When he was eight years old, he was frightened of the dark. He imagined groping hands and errant tongues probing him. Eyes wide open he looked for any signs of light. But he liked to challenge himself. Following his father into the darkroom to watch him work, he sat in the corner amazed by how claustrophobic he could make himself feel in the depth of the darkness. Developing film requires absolute darkness, and so he would sit and watch the faces of his nightmares float about in the little room, thrilled by his ability not to scream. In that darkness he felt safe, because his father was there. He could hear him breathing, feel his movements. The door opens, the room floods with light, he counts the minutes before he will be allowed to face his fears again. The darkness taught him how to be brave. The darkness introduced him to himself and taught him to be a man, to be alone, to be strong, to be free.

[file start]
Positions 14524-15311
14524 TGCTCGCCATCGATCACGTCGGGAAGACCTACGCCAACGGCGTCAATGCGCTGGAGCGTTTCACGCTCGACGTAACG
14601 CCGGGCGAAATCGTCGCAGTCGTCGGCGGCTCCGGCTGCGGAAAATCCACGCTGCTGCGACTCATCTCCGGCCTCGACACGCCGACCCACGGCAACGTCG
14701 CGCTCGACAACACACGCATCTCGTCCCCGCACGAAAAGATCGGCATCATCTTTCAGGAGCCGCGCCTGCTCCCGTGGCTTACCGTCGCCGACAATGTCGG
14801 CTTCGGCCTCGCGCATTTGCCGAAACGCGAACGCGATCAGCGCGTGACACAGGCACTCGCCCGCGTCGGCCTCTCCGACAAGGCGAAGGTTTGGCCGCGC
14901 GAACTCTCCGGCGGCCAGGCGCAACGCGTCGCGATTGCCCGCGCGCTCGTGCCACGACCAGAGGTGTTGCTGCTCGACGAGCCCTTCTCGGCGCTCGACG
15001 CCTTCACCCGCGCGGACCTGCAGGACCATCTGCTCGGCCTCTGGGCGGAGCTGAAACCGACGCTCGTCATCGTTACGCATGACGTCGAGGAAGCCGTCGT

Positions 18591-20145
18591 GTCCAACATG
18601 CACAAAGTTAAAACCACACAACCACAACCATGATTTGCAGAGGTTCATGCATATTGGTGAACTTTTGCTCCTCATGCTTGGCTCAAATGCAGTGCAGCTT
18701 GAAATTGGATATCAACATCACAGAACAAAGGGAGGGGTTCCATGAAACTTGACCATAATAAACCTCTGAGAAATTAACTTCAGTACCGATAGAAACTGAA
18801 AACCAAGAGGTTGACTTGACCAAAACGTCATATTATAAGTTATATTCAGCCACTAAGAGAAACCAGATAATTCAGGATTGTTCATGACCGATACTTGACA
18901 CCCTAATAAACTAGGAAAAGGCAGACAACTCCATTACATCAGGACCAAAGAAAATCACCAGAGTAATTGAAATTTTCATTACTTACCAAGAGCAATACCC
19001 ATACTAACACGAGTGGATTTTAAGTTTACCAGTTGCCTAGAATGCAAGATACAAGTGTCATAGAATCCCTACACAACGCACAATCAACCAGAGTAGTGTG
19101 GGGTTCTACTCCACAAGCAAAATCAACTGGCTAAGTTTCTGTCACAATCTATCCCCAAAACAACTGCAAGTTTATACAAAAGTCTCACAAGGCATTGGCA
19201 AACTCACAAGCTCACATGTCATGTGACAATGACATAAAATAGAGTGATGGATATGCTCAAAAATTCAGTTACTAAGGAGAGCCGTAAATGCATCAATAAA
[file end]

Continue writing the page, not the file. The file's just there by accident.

Today, the darkness is no longer constricting. It is no longer enclosed. Eyes closed, he sheds his skin and can see the universe in its entirety as he stares into the shadows. It is in the darkness that he fully realizes that his skin does not separate him from the world. He is no longer a prisoner of his most powerful sense. The absence of light illuminates the interconnectedness of everything. A timeless landscape reconnects him to his childhood nightmares, now exposed as opportunities for his growth. Although there is no mirror, he can see his own image form and fall apart repeatedly. Tiny blue dots, giving the illusion that a self may or may not exists. In the darkness he is one with everything that has ever been, is, or will be. He smiles as he watches the dots disperse and float away, like so many dying stars, or flagrant ashes, knowing that someday he will dissipate into this very darkness and be reborn as something new.